A great bottle of red wine doesn’t last long in my house and easily gets tossed. Wine experts say this is a mistake, as there are many clever ways to use leftover red wine. Red wine is touted for its health benefits, from reducing the risk of stroke and heart attack to increasing bone density and more. But, how long is it actually safe to drink after opening? Thirty-six hours max, says David DeLuca, owner of LA Wine in Los Angeles.
Red wine typically starts to oxidize about 24 hours after opening. After that, he says, “It’s not really a matter of safety if you drink week-old wine; it just tastes gross.”
“The initial shock of oxygen that a wine receives when a bottle is opened helps it to open up and fully express its aromas and flavors, but prolonged exposure to oxygen can spoil the wine and turn it into vinegar,” says Darren Scott, chief sommelier and general manager of Estate Wine Brokers. Scott suggests using the wine for something other than drinking if you see signs of cloudiness and a sour, stale odor.
Cooking with wine is an age-old technique, but it’s also a great way to avoid wasting leftover red wine, Scott said. Red wine is full of antioxidants, which can protect blood vessels, prevent blood clots, and reduce levels of the “bad” LDL cholesterol.
Red wine reductions make flavorful glazes for meats and vegetables, Scott said. The addition of a full-bodied red wine makes dishes taste like they took hours to make. Pair leftover red wine, orange marmalade, and strawberries with salmon.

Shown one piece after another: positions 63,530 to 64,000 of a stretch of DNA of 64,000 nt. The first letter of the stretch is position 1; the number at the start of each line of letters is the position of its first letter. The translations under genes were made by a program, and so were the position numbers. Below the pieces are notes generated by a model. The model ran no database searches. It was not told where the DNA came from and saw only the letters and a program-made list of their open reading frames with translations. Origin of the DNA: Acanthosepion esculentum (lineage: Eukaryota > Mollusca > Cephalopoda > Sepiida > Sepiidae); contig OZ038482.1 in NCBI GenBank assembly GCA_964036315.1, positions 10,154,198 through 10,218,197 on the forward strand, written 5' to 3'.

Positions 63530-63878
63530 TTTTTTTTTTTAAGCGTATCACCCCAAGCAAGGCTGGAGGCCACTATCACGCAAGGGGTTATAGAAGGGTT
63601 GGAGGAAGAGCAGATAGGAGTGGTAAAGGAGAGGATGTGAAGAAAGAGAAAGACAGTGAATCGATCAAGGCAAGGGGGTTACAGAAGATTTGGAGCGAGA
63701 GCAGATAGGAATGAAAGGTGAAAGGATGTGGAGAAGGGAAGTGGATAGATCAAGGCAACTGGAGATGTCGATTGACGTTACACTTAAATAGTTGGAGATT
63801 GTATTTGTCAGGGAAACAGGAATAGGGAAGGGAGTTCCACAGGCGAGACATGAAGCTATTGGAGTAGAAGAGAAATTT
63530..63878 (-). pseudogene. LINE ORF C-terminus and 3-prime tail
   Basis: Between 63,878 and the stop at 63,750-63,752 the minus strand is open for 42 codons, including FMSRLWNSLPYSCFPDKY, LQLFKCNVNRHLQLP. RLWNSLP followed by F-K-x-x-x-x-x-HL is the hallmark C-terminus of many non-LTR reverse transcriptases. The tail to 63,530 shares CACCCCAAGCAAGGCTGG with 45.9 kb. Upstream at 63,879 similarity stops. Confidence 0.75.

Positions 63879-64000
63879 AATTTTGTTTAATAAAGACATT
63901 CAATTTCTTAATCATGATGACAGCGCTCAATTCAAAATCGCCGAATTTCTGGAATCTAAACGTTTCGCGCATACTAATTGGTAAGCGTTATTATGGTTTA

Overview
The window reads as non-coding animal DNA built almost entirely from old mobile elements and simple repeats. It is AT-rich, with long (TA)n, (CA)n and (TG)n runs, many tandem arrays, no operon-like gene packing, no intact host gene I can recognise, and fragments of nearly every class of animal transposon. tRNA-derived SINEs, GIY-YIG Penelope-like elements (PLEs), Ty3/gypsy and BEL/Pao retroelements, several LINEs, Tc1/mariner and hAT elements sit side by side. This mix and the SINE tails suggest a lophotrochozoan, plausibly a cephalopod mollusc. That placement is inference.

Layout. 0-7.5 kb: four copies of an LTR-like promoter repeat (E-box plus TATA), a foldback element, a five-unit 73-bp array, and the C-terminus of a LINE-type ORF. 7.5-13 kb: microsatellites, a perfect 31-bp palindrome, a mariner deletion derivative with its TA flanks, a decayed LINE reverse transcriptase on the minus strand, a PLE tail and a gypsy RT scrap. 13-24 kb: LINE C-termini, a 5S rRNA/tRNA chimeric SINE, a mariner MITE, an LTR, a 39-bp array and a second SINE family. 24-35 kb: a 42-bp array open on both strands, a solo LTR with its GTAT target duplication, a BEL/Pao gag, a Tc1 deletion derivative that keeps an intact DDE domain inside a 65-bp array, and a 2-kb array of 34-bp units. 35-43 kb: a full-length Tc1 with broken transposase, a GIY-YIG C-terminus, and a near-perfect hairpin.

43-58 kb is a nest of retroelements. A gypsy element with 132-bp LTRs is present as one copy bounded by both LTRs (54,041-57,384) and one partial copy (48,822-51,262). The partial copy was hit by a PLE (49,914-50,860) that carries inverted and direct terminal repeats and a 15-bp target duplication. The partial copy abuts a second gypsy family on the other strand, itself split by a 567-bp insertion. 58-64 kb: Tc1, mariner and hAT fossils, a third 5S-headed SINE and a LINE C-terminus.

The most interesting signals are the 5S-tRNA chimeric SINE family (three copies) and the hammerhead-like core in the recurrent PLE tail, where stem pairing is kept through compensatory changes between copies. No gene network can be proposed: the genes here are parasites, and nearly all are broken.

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Leftover red wine works well in marinades, Scott said. The acidity of red wine helps tenderize meat, like steak and chicken, and it keeps it moist while cooking.
Sangria—a mix of red wine, muddled fruit, brandy, sugar, and ice—is a simple way to use up leftover red wine and a “refreshing Spanish treat” perfect for summer, Scott says. Sangria can incorporate just about any fruity flavor.
Scott suggests adding club soda, ice, and fruit as a garnish to leftover red wine to make a classic spritzer. Leftover wine lends itself to endless spritzer recipes, including using flavored sparkling water and different fruits. Cherry and rosemary pair well for a refreshing spritzer.
Mulled wine is best enjoyed during the cold-weather months, and it tops Scott’s list of best leftover red wine uses. Simmer red wine with brandy, fruit, and spices for a cozy drink traditionally served around the holidays, he says. Blueberries, cinnamon, and clove can turn leftover red wine into Glühwein, a cozy German holiday drink.
Homemade vinegar can easily be made from leftover red wine, Scott said. Combine three parts red wine to one part vinegar, and let it age in a container for three or four weeks, he explained. Use homemade vinegar in salad dressings, marinades, or to make a shrub for cocktails or mocktails.
Melanie Kaman, sommelier at Baltaire in Los Angeles, suggests storing leftover red wine in the refrigerator to make it last longer or freeze in ice trays to create “wine ice cubes.” The ice cubes can be used later for sauces or in glasses of sangria to make it more intense, she says.
Along with flavoring savory sauces and marinades, leftover red wine works well in sweet recipes, like chocolate ganache. Melt semi-sweet chocolate with heavy cream, wine, butter, and cocoa powder for a rich ganache that’s tasty drizzled over ice cream or fruit or as a brownie or cake topping.
Beyond sauces, cocktails, and treats, leftover red wine can be used in non-edible ways, including as a skin moisturizer, Scott says. Red wine contains resveratrol, a polyphenol that can protect the skin from free radicals, which can cause wrinkles and fine lines. Resveratrol can also nourish and exfoliate the skin, and Scott suggests adding a cup of leftover red wine to a bath.